New York Fashion Week: Maria Cornejo Makes Debut

Chilean fashion designer Maria Cornejo, who made her big debut in New York’s Fashion Week, knows much of her clientele is made up of career women who can’t hit the beach every day.

So for her spring/summer line at Zero + Maria Cornejo, she went for "fresh and summery but not beachy," she said backstage after her show Monday.

"These women work, they have jobs," she said. "They may be lawyers, like Michelle Obama. Or actresses, like Tilda Swinton." (Both have worn Cornejo designs.) "Or many other things. They may not have to wear a suit, but they need something that's not for the beach. Something more structured, more urban."

Cornejo's colors certainly had the feel of summer heat: lots of bright yellows and shades of orange to reflect the sun, and blues to reflect the sky. But some of the nicest designs were of a pure, bright white.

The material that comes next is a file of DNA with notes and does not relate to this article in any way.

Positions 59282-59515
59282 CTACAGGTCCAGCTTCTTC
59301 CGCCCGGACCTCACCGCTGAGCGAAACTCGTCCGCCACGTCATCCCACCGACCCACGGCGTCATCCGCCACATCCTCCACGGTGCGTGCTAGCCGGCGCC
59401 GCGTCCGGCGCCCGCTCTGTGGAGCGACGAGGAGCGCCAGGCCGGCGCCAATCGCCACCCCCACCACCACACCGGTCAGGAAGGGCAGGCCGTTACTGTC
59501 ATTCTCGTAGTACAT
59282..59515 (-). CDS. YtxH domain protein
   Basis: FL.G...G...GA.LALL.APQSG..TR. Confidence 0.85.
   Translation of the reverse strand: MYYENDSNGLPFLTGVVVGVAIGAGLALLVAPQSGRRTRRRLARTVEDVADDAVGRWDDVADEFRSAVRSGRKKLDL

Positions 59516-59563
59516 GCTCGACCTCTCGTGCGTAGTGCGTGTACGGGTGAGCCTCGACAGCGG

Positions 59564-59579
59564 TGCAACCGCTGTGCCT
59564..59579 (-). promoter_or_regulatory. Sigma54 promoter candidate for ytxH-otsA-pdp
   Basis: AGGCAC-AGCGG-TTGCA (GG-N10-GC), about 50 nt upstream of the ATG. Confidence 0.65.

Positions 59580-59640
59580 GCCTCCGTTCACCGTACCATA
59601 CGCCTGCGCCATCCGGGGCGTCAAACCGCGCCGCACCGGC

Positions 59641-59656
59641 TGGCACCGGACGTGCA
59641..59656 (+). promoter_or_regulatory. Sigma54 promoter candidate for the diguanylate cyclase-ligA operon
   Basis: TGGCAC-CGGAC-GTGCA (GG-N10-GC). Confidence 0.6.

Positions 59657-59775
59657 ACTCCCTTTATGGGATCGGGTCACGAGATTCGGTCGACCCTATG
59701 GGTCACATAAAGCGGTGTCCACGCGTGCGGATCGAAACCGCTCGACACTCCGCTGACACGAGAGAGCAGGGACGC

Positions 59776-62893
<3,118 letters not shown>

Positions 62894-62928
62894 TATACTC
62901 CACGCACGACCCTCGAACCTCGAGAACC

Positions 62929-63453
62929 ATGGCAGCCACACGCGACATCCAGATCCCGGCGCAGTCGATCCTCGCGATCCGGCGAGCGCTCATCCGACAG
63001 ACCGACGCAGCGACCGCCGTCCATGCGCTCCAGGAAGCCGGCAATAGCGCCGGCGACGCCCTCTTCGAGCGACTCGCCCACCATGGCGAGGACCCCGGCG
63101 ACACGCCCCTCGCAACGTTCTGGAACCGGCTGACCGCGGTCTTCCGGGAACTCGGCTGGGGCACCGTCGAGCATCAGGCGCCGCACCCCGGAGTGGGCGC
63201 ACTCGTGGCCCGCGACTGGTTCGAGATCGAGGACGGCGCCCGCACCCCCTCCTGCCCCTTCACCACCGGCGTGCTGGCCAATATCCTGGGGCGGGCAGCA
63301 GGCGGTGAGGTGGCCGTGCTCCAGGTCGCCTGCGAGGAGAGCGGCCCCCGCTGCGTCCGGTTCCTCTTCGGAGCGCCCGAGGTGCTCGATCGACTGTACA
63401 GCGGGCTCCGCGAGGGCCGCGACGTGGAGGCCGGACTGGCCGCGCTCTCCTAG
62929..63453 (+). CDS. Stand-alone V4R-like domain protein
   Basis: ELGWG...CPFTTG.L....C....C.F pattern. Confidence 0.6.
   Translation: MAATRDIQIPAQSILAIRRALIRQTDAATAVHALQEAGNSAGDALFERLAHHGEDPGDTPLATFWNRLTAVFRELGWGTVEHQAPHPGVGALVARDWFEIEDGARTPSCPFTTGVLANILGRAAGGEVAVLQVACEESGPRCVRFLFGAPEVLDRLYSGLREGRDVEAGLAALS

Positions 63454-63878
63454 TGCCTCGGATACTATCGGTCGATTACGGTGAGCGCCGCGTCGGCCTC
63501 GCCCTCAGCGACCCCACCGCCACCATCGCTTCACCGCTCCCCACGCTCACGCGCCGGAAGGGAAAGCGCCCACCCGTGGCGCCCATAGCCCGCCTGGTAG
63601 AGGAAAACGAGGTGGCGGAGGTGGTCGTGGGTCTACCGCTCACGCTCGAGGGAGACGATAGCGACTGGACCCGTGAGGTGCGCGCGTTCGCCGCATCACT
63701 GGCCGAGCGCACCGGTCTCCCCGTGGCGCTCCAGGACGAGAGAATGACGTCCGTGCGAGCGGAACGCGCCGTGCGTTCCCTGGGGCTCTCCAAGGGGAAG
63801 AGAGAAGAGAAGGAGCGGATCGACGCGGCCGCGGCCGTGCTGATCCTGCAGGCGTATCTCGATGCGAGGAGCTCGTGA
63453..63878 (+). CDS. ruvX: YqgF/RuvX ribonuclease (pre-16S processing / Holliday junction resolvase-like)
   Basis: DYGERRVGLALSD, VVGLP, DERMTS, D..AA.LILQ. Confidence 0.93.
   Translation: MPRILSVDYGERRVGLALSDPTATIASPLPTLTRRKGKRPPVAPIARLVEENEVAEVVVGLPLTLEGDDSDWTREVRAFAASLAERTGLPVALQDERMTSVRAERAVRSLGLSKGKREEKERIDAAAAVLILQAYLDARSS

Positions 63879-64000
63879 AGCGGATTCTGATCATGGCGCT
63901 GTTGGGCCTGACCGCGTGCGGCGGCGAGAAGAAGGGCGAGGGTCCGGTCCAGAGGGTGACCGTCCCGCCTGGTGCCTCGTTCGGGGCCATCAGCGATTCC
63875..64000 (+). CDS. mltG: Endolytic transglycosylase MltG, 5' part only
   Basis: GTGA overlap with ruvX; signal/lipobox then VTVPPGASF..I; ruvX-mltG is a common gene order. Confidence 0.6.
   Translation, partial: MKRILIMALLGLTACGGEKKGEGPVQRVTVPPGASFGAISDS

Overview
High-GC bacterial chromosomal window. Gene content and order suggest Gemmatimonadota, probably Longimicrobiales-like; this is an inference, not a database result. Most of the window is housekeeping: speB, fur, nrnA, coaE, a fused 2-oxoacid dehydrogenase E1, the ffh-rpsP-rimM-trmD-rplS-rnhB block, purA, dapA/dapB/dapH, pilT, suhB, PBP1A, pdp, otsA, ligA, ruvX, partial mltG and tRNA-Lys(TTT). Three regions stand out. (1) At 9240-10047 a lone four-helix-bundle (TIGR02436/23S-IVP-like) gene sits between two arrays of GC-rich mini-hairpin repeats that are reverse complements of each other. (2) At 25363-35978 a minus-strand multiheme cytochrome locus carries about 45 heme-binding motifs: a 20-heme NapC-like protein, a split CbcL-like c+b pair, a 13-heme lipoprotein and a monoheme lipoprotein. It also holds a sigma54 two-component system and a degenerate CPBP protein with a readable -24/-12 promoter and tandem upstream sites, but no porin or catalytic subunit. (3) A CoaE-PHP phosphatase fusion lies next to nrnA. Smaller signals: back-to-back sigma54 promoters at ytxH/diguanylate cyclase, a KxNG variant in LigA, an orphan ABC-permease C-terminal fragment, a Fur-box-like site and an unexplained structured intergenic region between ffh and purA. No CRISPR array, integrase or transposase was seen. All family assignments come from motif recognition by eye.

Dresses or tops often billowed like sails — almost always in an extremely flattering way. Many seemed fitted when they were actually comfortably loose — the effect of artful placement of a simple belt, perhaps, to add structure.

A so-called "sail dress" in bright yellow was just that, fluttering nicely down the runway.

Digital prints had an ethnic feel, and Cornejo said she was influenced by photos she took on a trip to Paris, at the Quai Branly Museum for the primitive arts.

These photos, of things as diverse as a Bolivian devil figure or an African headdress, inspired more abstract prints. (The headdress, for example, launched her "feather print" in red, black and white.)

The designs seemed to encompass many cultures — a boldly colored long dress toward the end, in her "eclectic jacquard" print, seemed vaguely Japanese.

Some of the flowing looks made one lament the recent passing of the summer, and long for one last windy sailboat ride before winter comes — perhaps in a bright yellow sail dress.

Based on reporting by The Associated Press.

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